It’s good to see big brands do something new together, as a team. Getty Images and WeightWatchers have joined up to remind everyone how incredible they are – and subsequently lead a healthier life. Use Getty’s enormous archive of creative photos totally free thanks to WeightWatchers, to create your own film of the ‘Incredible You’. Read more…
istock approached creatives from around the world and collected the strongest trends in colour and design: Pantone’s Color of the Year and Top 10 Hot or Not. Both are published as handy info graphics. Study them and you’ll surely be #winning at your next creative presentation.
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Cultural trends never stop evolving. So a brand like Getty Images needs to stay on top of them. After all, most of us need fresh images, illustrations or videos to bring ideas to life. RISE is produced by Getty’s internal team plus members of global creative networks “Creative Social” and “She Says” and displays quick visuals that fuel you with information that matters.
R/GA london is dead proud of the their latest project for Getty Images and so they should be. What I like most is that the idea is about changing brand behaviour (and even the product itself) instead of just creating an extra layer of campaign messaging that tries to convince people the brand has changed with the times. Read more…
Getty Images has launched a very nice application to inspire the creative community. It’s called Moodstream and it’s a tool that allow users to tap into Getty Images? creative palette of images, footage and music, to create a sequence of visuals and audio conveying a specific mood.
I like it, probably because I like looking at photos matched with the right music background, but at the same time I find it quite hard to find a reason to come back to the website.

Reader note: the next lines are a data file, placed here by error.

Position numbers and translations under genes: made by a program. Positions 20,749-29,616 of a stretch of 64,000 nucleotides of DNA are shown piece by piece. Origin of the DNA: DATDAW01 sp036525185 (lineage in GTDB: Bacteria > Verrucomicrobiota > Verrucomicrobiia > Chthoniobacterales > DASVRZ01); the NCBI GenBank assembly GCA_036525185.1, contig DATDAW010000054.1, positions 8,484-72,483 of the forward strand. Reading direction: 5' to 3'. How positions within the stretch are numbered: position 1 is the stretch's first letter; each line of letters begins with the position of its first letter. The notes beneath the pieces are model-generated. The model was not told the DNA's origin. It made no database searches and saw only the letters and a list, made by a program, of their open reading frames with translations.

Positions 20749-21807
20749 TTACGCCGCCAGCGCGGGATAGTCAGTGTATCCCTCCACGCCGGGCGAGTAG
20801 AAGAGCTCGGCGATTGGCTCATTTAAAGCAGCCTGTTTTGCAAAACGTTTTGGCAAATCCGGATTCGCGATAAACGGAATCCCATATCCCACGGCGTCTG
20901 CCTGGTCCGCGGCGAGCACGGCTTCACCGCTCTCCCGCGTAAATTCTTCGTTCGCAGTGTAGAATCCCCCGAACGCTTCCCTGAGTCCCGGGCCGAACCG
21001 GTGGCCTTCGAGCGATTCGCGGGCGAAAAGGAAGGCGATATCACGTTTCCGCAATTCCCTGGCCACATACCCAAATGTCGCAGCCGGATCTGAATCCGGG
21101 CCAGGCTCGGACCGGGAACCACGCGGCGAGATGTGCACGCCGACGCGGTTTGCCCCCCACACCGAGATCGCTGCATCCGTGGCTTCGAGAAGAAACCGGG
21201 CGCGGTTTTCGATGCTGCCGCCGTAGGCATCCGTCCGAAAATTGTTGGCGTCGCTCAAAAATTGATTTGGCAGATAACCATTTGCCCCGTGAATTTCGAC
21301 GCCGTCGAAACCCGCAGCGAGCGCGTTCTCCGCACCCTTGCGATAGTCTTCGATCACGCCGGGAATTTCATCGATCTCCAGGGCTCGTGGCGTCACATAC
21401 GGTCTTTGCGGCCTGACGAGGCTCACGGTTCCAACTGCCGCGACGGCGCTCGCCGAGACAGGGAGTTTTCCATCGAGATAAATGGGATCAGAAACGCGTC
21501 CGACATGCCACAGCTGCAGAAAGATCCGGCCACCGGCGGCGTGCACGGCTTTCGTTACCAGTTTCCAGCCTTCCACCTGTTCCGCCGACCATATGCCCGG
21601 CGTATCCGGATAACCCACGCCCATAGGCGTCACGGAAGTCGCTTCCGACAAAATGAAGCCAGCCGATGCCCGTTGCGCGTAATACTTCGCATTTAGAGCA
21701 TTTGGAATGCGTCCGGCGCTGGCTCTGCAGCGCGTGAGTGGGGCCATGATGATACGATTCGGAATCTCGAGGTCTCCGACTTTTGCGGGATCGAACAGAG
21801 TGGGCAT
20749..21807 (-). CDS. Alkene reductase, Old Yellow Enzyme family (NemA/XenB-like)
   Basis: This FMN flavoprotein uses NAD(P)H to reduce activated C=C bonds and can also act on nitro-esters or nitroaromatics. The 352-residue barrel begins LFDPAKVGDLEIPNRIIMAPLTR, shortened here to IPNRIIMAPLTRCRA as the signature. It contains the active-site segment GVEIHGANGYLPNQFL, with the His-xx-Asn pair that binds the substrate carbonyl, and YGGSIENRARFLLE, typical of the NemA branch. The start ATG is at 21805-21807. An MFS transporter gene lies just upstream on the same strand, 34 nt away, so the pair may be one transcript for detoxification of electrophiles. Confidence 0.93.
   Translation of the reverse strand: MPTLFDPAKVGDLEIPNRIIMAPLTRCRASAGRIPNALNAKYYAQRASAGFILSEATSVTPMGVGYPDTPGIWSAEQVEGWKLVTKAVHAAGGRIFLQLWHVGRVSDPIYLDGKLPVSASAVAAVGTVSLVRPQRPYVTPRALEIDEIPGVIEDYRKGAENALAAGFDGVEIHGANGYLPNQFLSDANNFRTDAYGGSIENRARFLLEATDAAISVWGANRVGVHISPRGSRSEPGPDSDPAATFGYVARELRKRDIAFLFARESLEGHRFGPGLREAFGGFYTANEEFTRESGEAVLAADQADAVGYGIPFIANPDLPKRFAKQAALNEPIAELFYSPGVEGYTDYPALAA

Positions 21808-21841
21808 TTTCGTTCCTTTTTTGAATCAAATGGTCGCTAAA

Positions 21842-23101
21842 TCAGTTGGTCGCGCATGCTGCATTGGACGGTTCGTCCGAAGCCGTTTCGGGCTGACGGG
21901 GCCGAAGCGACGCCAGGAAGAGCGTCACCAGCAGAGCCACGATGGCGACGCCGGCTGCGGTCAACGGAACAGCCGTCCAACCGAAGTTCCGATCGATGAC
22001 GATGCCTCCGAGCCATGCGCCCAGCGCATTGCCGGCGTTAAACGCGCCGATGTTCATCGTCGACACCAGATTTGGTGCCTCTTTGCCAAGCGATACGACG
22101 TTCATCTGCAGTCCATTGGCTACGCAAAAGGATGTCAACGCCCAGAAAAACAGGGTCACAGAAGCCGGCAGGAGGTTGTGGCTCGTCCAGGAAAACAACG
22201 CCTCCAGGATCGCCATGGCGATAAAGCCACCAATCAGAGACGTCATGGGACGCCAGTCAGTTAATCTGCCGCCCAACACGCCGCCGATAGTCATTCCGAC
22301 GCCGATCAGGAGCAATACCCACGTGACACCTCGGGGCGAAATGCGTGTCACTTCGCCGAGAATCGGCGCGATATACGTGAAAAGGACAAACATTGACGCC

I’m not a creative person, so my opinion for Getty doesn’t count much, however I rather feel that Moodstream would work perfectly in bars to create audiovisuals projects to set the mood depending on the hour of the day. In case, I will claim the rights on the business idea
Getty Images has launched a world wide project to support One: The Campaign To Make Poverty History. A mini-site named “Change Me – The power of imagery to create change” invites visitors to select an image from Getty’s Creative or Editorial archive and to submit it explaining why such picture has a special meaning to them. As explained on the site, the goal is to find an image that will make an impact on people viewing it, so to speak “an image that might Change Me in some way”. The project is open to everyone. The submitted entries will be reviewed and selected to be posted on the Change Me site and maybe even to become part of a travelling global exhibition and of an upcoming book. Getty Images will donate $10 for each entry, up to their goal of $250.000.
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